As the latest band to further cement Australia’s reputation as the hotbed of indie-disco talent, it seems fair to say that Gold Fields aren’t short on confidence. The quintet initially recorded debut album Black Sun with producers Mickey Petralia (Ladytron, Peaches) and Scott Horscroft (Sleepy Jackson, Silverchair), before deciding that actually, they could do the whole record entirely themselves.
Ditching the glamour of Los Angeles for the mundanity of a garage in their hometown of Ballarat, the group’s DIY ethos has more than paid off. Admittedly, Black Sun might not offer anything different from the wave of 80s-obsessed synth-rock acts (Cut Copy, Canyons, Empire Of The Sun) that have emerged from the band’s homeland since the mid-00s. But as an homage to the era that taste forgot, the album consistently delivers the goods.
Indeed, other than “Moves,” an out-of place attempt at early Klaxons-esque nu-rave featuring a shoehorned-in techno breakdown, its eleven tracks could easily be mistaken for an I Love The 80s compilation.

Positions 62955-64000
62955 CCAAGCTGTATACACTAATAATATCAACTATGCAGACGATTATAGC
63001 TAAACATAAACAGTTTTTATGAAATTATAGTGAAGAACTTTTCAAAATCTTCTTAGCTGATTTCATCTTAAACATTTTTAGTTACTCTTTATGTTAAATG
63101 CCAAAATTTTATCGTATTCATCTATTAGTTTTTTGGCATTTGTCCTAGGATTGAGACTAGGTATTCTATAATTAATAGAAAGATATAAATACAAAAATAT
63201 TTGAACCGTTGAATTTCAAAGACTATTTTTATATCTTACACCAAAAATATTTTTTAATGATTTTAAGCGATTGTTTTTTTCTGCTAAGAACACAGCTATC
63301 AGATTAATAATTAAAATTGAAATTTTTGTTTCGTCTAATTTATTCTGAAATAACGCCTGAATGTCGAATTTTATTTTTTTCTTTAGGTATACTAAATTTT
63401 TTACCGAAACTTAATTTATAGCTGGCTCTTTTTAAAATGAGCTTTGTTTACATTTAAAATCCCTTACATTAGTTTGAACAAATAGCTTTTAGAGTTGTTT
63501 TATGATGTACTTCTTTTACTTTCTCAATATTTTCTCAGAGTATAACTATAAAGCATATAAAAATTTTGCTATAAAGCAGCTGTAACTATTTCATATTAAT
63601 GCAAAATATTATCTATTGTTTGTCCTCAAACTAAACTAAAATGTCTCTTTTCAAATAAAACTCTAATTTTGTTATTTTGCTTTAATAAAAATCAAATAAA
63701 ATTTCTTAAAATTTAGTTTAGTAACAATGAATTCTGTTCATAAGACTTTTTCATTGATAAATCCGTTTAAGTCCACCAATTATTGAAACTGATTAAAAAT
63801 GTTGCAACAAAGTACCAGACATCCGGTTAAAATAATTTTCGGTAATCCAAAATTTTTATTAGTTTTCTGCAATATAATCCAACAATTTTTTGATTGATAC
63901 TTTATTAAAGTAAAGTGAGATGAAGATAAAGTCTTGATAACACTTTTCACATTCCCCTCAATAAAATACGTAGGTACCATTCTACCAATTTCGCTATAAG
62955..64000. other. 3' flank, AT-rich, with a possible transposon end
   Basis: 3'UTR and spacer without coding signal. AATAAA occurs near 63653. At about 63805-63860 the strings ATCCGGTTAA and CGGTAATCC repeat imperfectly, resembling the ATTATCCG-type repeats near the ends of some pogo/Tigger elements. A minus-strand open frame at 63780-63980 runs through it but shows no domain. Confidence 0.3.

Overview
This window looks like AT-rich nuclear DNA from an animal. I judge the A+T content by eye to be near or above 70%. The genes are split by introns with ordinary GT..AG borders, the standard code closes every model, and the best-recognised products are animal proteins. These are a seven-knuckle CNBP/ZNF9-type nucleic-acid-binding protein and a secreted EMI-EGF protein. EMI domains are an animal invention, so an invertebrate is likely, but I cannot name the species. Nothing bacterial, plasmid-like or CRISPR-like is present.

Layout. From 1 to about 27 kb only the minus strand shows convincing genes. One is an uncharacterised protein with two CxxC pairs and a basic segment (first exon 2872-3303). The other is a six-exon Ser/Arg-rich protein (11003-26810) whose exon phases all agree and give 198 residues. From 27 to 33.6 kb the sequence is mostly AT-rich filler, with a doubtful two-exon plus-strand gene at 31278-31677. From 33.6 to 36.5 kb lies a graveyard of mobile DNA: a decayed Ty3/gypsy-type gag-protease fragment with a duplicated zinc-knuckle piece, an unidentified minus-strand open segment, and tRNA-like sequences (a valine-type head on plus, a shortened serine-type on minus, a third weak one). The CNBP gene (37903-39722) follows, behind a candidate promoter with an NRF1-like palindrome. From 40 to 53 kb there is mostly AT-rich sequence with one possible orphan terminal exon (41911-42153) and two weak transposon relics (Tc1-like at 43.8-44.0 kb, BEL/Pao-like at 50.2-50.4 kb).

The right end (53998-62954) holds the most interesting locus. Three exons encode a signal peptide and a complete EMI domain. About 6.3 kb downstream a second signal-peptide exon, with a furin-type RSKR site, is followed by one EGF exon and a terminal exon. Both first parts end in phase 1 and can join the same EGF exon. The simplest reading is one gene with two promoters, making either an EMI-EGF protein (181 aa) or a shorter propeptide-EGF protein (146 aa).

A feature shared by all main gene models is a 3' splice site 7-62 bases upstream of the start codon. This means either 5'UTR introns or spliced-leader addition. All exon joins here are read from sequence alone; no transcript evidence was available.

Opener “Meet My Friends” blends frontman Mark Fuller’s falsetto tones with the Aussie rock melodies of Midnight Oil, the brooding “Ice” sounds like The Cure given a Balearic makeover, whilst “You’re Still Gone” echoes the seminal dance-rock of New Order’s Technique.
But Gold Fields aren’t averse to tackling the cornier side of 80s pop, either. “Happy Boy” begins with an eerie piano hook reminiscent of John Carpenter’s Halloween theme before a burst of jazz-bar saxophone creates an altogether less spooky Spandau Ballet vibe. Meanwhile, there are also shades of ABC on the melodramatic glossy new-wave pop of “Thunder” and Level 42 on the bass-driven funk of “Closest I Could Get.”
Originality, therefore, might not exactly be Gold Fields’ strong point. But when they’re capable of producing something as effortlessly authentic and vibrant as Black Sun, then it’s difficult to begrudge them their 80s fixation.